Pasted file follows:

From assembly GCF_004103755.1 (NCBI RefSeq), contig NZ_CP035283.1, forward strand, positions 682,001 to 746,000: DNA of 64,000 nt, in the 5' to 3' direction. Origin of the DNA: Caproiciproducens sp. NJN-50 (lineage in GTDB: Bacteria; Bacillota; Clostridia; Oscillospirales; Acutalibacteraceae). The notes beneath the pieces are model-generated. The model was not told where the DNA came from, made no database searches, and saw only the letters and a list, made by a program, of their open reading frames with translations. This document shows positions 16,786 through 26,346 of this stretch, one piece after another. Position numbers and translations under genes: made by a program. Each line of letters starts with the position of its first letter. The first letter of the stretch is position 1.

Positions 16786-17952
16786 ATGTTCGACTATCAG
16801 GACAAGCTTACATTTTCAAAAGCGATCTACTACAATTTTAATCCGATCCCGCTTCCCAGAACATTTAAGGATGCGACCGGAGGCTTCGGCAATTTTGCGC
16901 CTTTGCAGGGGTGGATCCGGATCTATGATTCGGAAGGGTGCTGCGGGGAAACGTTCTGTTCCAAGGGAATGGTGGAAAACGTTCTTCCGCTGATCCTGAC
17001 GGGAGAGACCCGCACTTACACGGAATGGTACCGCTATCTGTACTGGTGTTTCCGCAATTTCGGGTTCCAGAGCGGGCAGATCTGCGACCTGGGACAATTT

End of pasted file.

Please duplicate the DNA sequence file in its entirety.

From assembly GCF_004103755.1 (NCBI RefSeq), contig NZ_CP035283.1, forward strand, positions 682,001 to 746,000: DNA of 64,000 nt, in the 5' to 3' direction. Origin of the DNA: Caproiciproducens sp. NJN-50 (lineage in GTDB: Bacteria; Bacillota; Clostridia; Oscillospirales; Acutalibacteraceae). The notes beneath the pieces are model-generated. The model was not told where the DNA came from, made no database searches, and saw only the letters and a list, made by a program, of their open reading frames with translations. This document shows positions 16,786 through 26,346 of this stretch, one piece after another. Position numbers and translations under genes: made by a program. Each line of letters starts with the position of its first letter. The first letter of the stretch is position 1.

Positions 16786-17952
16786 ATGTTCGACTATCAG
16801 GACAAGCTTACATTTTCAAAAGCGATCTACTACAATTTTAATCCGATCCCGCTTCCCAGAACATTTAAGGATGCGACCGGAGGCTTCGGCAATTTTGCGC
16901 CTTTGCAGGGGTGGATCCGGATCTATGATTCGGAAGGGTGCTGCGGGGAAACGTTCTGTTCCAAGGGAATGGTGGAAAACGTTCTTCCGCTGATCCTGAC
17001 GGGAGAGACCCGCACTTACACGGAATGGTACCGCTATCTGTACTGGTGTTTCCGCAATTTCGGGTTCCAGAGCGGGCAGATCTGCGACCTGGGACAATTT